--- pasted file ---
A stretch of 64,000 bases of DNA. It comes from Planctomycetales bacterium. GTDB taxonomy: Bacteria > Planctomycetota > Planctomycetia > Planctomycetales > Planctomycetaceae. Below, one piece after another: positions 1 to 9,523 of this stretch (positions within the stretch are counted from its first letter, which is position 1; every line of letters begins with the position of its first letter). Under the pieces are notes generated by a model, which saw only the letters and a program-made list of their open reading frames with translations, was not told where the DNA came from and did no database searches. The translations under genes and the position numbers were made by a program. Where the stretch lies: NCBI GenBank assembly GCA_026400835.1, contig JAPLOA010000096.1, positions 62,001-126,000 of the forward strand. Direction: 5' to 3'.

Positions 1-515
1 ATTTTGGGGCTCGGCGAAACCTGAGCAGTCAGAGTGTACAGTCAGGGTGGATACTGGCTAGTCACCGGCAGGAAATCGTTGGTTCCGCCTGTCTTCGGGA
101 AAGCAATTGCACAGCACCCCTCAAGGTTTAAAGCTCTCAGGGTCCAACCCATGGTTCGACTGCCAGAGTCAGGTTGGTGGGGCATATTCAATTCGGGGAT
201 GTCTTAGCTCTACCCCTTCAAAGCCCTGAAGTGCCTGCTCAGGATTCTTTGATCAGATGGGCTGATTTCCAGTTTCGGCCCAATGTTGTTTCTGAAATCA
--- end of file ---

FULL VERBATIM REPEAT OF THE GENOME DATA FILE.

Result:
A stretch of 64,000 bases of DNA. It comes from Planctomycetales bacterium. GTDB taxonomy: Bacteria > Planctomycetota > Planctomycetia > Planctomycetales > Planctomycetaceae. Below, one piece after another: positions 1 to 9,523 of this stretch (positions within the stretch are counted from its first letter, which is position 1; every line of letters begins with the position of its first letter). Under the pieces are notes generated by a model, which saw only the letters and a program-made list of their open reading frames with translations, was not told where the DNA came from and did no database searches. The translations under genes and the position numbers were made by a program. Where the stretch lies: NCBI GenBank assembly GCA_026400835.1, contig JAPLOA010000096.1, positions 62,001-126,000 of the forward strand. Direction: 5' to 3'.

Positions 1-515
1 ATTTTGGGGCTCGGCGAAACCTGAGCAGTCAGAGTGTACAGTCAGGGTGGATACTGGCTAGTCACCGGCAGGAAATCGTTGGTTCCGCCTGTCTTCGGGA
101 AAGCAATTGCACAGCACCCCTCAAGGTTTAAAGCTCTCAGGGTCCAACCCATGGTTCGACTGCCAGAGTCAGGTTGGTGGGGCATATTCAATTCGGGGAT
201 GTCTTAGCTCTACCCCTTCAAAGCCCTGAAGTGCCTGCTCAGGATTCTTTGATCAGATGGGCTGATTTCCAGTTTCGGCCCAATGTTGTTTCTGAAATCA